Most of us would define “vulnerability” as “weakness.” Personally, I have issues with vulnerability. You’ll notice I’m not wearing my jammies; that would be too vulnerable. I chose the Christmas-sweater option.
Researcher Brené Brown*, however, invites us to rethink this assumption. She asked people to finish this sentence: “Vulnerability is .” Here are some of the replies:
- (Vulnerability is) Standing up for myself
- (Vulnerability is) Trying something new
- (Vulnerability is) Stepping up to the plate again after a series of strikeouts
- (Vulnerability is) Asking for forgiveness
- (Vulnerability is) Having faith
When she considered these responses, she concluded that what vulnerability REALLY sounds like is truth. What it feels like is not weakness, but courage.
Courage, of course, has for its root word the French word coeur – heart.
This is the kind of vulnerability I see God entering when God comes to us in the person of Jesus – a newborn in a cattle hay rack.
It’s a vulnerability that is entered into by choice, with courage, from the heart. The WHOLE heart. It’s what is meant by the statement “I’m all in.”
God’s whole heart is laid in the manger. God is all in – FOR US. Not for God’s self, but for the world that came into being through God and the Word.
The NASA scientists tell us these infant stars “are still forming…and have not yet ignited…” And the gospel tells us “all things came into being through him…” It’s an already/not yet, isn’t it? – like so much of our life together with God.
Jesus in the manger is still forming…and we might say he has not yet ignited any fuel cell other than the ruach of his breath. We sit down next to the manger knowing how this story ends – and yet it doesn’t end. God’s story is ever unfolding, drawing us into the dance that is life.
Our stories are not ended either, of course. We sit between the times that mark our lives. We are still forming too. How many times do we simply need to sit by the manger and look at the baby – this helpless little one – and wait for the dawn?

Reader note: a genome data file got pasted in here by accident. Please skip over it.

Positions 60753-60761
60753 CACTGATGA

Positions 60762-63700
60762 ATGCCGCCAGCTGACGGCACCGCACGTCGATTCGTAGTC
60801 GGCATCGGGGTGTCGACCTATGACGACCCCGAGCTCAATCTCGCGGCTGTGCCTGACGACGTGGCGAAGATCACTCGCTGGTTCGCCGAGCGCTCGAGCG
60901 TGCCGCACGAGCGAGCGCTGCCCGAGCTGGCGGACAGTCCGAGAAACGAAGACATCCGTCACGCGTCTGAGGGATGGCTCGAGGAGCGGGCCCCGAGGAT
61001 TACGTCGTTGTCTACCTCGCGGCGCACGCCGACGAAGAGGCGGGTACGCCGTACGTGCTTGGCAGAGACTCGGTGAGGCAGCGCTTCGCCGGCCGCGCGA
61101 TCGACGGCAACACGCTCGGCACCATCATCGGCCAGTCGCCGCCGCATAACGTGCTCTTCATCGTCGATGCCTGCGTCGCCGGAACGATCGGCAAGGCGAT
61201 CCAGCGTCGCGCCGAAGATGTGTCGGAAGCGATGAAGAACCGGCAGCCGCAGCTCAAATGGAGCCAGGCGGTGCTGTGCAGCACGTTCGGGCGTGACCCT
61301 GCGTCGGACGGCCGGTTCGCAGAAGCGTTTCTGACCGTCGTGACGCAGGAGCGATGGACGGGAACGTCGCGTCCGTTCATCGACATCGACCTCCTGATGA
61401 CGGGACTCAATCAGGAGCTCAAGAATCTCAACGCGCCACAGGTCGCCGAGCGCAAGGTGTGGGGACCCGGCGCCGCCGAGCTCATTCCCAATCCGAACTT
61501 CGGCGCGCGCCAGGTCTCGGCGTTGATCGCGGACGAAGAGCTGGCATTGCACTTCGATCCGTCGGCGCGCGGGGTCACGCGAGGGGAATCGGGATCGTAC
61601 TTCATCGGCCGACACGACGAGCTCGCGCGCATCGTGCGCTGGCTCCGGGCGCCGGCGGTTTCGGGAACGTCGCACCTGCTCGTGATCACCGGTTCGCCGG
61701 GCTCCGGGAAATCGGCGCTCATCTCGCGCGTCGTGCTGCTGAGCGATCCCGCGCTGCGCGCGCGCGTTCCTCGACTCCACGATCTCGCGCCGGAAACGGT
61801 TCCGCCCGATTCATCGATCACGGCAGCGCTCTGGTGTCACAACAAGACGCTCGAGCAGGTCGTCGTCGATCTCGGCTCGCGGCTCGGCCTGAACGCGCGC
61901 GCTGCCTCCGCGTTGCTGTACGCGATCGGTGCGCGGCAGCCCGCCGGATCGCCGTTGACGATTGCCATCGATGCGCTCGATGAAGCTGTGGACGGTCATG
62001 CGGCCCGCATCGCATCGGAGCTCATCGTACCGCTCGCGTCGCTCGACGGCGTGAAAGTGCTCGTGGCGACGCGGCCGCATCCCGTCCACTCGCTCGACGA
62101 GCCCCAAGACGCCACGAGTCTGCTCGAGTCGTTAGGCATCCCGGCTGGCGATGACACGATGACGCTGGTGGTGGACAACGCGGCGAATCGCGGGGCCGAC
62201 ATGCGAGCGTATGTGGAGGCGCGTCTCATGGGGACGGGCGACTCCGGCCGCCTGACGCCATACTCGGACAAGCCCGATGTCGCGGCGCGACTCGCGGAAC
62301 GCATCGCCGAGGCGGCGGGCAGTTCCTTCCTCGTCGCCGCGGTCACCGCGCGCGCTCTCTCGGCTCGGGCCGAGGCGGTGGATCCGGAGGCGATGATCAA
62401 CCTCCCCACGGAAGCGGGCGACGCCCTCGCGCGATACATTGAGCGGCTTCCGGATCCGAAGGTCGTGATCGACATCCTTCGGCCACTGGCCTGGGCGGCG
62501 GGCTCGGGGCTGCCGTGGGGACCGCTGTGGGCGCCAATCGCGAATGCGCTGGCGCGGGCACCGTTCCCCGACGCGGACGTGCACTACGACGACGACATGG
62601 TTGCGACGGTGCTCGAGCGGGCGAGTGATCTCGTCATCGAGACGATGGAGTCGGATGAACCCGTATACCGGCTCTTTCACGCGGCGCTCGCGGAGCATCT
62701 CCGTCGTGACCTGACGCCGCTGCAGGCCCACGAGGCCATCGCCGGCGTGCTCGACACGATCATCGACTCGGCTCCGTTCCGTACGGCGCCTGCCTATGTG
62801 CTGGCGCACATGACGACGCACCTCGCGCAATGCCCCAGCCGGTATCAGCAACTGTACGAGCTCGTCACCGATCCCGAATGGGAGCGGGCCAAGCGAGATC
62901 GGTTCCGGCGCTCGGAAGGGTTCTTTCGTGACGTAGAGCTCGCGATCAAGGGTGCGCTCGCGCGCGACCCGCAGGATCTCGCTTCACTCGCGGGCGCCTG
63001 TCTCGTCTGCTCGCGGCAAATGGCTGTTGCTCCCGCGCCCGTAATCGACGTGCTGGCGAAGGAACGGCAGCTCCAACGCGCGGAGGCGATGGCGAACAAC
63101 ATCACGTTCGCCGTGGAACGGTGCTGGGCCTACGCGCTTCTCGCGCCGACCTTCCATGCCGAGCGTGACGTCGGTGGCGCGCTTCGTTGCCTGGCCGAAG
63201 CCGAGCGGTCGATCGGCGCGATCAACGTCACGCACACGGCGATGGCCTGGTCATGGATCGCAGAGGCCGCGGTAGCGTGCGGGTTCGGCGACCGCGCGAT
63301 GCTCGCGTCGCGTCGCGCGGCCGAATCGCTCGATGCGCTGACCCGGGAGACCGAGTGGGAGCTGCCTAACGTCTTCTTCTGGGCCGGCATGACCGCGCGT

Pastor Laura and I have a friend and colleague who has waited a long time for the dawn. Whether she and her husband would ever be able to have children was a question that stayed in the darkness of their lives. The pain she carried with her was real and deep. Earlier this year, she and her husband announced they were expecting. She had waited for some time to announce this, and every week represented another step closer. She knew at some point she ought to breathe easier, but she just couldn’t. She’s a pastor, but she’s also a person. She waited for the dawn.
A couple of weeks ago, a number of our friends and colleagues also waited for the dawn. They were gathered in the San Carlos area to remember the life of a close friend of our bishop – a pastoral colleague of ours. As they raised a glass in his memory, the news came that our other colleague had been safely delivered of a very healthy baby boy. The glasses were raised again – this time to give thanks for the gift of new life.
This is his Christmas picture. Pretty darn cute.
All of these folks at the San Carlos gathering had been praying for this woman for months, and so to hear of little Dietrich’s safe arrival was a pinprick of light. Perhaps the dawn would indeed come.
And last night, Dietrich made his debut across social media as the Baby Jesus. Our friend is still on maternity leave but she couldn’t resist taking this picture. Dietrich, too, is all in.
(Admittedly, that comes with the territory if you are a pastor’s kid.)
Dear brothers and sisters – this dawn has come. It is the dawn of redeeming grace, as the hymn tells us.
And this is the hymn text that, guaranteed 100%, will ALWAYS make me cry.
Let me tell you, for years that has annoyed me no end. Why did THIS one line tear me apart?? But some personal work this year has brought me to the place of asking: does this hymn text probe where I am most vulnerable – where I see myself as weak, as unlovable, as not enough?
Well, this is precisely where God enters in, upending my assumptions to tell me to my face “I love you. You MATTER.”
It’s where God’s incarnation as Jesus – as vulnerable child – invites me to re-define vulnerability. In God’s terms. And those terms include redeeming grace.
Before Jesus, God’s all-in, is incarnate and laid in the manger, our vulnerability is lodged in a place of uncertainty.
But once God is laid before us – we can claim vulnerability from a place of certainty. And that certainty is that God loves us and trusts us so much that God would place God’s self into our care. That God would be all in.
Wherever you are joyful this day – wherever you carry pain – wherever you are uncertain – know that God is all in with you, with God’s whole heart.
Love has come. For you. For me. For the world.
What we need – is HERE.
Merry Christmas, dear friends.
*Brené Brown, Daring Greatly: How the Courage to be Vulnerable Transforms the Way We Live, Love, Parent, and Lead. Avery, an imprint of Penguin Ransom House, 2012.